Did you spit your Corn Flakes at a joke on Usenet this morning? Are the kids throwing mud in the computer room again? Perhaps you suddenly sneezed when checking your e-mail the other night? Chances are your computer monitor was in-line with the projectiles. And the result is a smeared screen with flecks and smudges everywhere.

Fear not! Cleaning your computer monitor is a quick and painless task.

Note: Your monitor's user manual will have the proper cleaning techniques for your specific product.

Supplies:

an anti-static rag or other soft cloth (some old cotton clothing will work) and water or some other "weak" liquid (eyeglass cleaner).

That's right! Just plain-old water will do the trick. If some spots just won't come off, then apply a dash of glass cleaner to the rag.

Steps:

  1. Turn off the monitor.

    You don't necessarily do this to prevent electric shock, but it's just plain easier to see spots and smears on a black computer screen. Some people say to unplug your monitor from the wall outlet, but this is quite ridiculous. As long as your merely cleaning the glass with the correct cleaning solutions, you'll be fine. If your cleaning the entire case (not just the glass), then do unplug the monitor.

  2. Dampen part of the rag with the water or the other liquid.
  3. Wipe the entire screen.
  4. Dry the entire screen with the dry portion of the rag.

Notes:

  • These steps apply to the monitor glass, not the frame or the back of the monitor. Read other documentation to learn how to clean those.
  • Never apply liquid directly to the monitor glass. Use the rag!
  • Don't use rough paper to dry the monitor (such as paper towels) as it may scratch the glass.
  • Don't use normal glass (window) cleaners since they smear the glass.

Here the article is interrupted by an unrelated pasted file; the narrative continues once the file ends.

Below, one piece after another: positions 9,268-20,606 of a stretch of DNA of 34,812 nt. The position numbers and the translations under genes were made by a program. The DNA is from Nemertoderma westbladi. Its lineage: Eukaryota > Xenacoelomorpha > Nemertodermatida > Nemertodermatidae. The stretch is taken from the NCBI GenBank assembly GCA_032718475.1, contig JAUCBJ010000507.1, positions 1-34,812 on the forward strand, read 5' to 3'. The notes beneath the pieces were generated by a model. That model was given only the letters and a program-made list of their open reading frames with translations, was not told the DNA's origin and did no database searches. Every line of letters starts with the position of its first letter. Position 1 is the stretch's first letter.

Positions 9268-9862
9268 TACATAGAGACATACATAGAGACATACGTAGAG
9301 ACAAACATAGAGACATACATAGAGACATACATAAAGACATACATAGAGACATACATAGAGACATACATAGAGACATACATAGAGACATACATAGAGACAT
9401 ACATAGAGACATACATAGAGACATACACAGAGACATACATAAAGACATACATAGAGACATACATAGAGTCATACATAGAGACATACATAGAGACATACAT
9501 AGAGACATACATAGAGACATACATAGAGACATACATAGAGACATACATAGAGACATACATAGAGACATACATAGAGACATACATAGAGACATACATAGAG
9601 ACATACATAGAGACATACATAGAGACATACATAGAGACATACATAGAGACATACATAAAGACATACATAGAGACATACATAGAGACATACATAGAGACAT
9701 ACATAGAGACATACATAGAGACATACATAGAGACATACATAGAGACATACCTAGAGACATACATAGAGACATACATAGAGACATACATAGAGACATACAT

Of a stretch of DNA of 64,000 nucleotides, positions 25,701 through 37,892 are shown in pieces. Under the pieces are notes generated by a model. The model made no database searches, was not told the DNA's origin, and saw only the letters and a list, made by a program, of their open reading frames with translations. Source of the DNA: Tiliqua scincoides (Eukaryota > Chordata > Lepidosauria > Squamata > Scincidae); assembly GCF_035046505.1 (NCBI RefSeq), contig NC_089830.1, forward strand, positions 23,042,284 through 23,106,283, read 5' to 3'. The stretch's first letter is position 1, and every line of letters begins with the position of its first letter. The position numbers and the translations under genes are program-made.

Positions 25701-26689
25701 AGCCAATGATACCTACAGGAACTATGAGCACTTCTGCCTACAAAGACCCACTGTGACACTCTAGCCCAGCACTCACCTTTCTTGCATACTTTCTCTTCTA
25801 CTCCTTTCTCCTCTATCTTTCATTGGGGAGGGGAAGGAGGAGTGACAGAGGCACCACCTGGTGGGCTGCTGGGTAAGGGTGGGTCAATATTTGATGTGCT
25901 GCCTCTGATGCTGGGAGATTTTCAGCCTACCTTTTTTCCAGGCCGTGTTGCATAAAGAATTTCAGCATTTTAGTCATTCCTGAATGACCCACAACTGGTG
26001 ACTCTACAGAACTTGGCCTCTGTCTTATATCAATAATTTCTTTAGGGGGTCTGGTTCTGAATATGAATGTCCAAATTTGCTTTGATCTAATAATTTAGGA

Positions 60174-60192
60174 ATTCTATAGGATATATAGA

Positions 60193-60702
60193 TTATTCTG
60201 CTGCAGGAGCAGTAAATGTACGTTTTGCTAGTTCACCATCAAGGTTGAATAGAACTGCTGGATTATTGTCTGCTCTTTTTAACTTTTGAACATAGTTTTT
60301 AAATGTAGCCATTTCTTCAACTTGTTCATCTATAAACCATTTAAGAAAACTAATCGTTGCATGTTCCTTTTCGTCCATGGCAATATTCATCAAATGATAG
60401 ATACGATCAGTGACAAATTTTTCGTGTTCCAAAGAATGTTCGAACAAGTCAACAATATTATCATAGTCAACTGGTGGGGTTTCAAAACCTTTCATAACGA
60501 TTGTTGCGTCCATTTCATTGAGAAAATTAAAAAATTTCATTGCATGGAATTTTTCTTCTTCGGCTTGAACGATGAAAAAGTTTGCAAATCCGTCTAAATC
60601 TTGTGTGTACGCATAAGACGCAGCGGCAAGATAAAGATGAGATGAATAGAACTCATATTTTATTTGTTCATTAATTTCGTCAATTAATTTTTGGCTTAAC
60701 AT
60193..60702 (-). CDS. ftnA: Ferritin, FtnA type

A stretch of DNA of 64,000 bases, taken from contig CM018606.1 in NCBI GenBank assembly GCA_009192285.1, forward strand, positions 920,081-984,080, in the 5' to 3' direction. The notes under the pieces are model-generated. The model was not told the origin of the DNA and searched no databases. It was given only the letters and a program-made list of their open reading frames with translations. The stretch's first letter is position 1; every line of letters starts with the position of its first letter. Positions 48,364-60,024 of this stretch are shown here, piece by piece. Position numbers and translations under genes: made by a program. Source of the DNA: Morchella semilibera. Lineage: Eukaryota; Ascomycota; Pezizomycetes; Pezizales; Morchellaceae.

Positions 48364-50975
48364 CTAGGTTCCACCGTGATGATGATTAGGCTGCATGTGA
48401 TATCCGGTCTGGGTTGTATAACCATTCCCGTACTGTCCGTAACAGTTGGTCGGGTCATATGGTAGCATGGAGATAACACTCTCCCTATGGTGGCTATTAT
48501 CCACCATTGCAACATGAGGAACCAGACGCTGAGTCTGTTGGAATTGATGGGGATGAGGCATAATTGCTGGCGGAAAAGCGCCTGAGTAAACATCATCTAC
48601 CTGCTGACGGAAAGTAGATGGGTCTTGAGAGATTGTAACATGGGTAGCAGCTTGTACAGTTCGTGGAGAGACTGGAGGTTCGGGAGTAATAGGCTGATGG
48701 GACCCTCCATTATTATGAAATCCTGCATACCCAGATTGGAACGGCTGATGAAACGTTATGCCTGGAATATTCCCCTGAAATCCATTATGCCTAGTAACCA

OK, the method above can deal with those occasions where an unfortunate spillage is obscuring your view. But what about the caked-on layer of grime that has built up on your monitor, if it's over a few months old. If you smoke, or live or work in a large city, you'll get plenty of this tar and diesel gunk yellowing up your screen (didn't you know that the Jukka Dim Theme was supposed to be pure white?!) Here is a labour-intensive yet safe and effective method :

You will need one large, expendable and fairly coarse cotton rag (I recommend a handkerchief), and one standard black computer power cable - of the sort with a wall plug at one end and a female three-pronged plug at the other. Take the end that you stick in your PC and wrap the rag tightly around it. You want to have one layer of cotton stretched over the hard edge of the plug.

Holding this with your index finger outstretched gives you a powerful scraping tool. Put a pure white background image on your screen (preferably this should be the only thing on screen). Now start rubbing, until you have no bits of dirt left. Pay particular attention to the corners and edges. You will intermittently have to reposition the rag on the socket as it will have picked up a nice sliver of pure evil. This method also works on the flat areas of the monitor housing, although a damp cloth would be easier for that.

If you have a flat panel monitor, you should be extremely careful when cleaning it.

Normal CRT-based monitors have a piece of glass anywhere from half an inch to a full inch thick on the front. This makes them rather strong and nearly impervious to damage. Flat panels, however, generally have a thin plastic anti-glare coating over the actual glass LCD panel. The glass that makes up the front surface of an LCD panel is very thin, so it bends easily under pressure.

If you apply too much pressure to a flat panel, you can damage it severely. Therefore, flat panels should be cleaned very softly, and since the front surface is plastic, with a soft cloth as it will scratch much more readily than a glass CRT screen. You should also avoid using solvents to clean flat panels; they can damage the plastic anti-glare sheet.

Cleaning the flat panel while it is on and displaying an image helps; you should avoid pressing hard enough to discolour the image.

Log in or registerto write something here or to contact authors.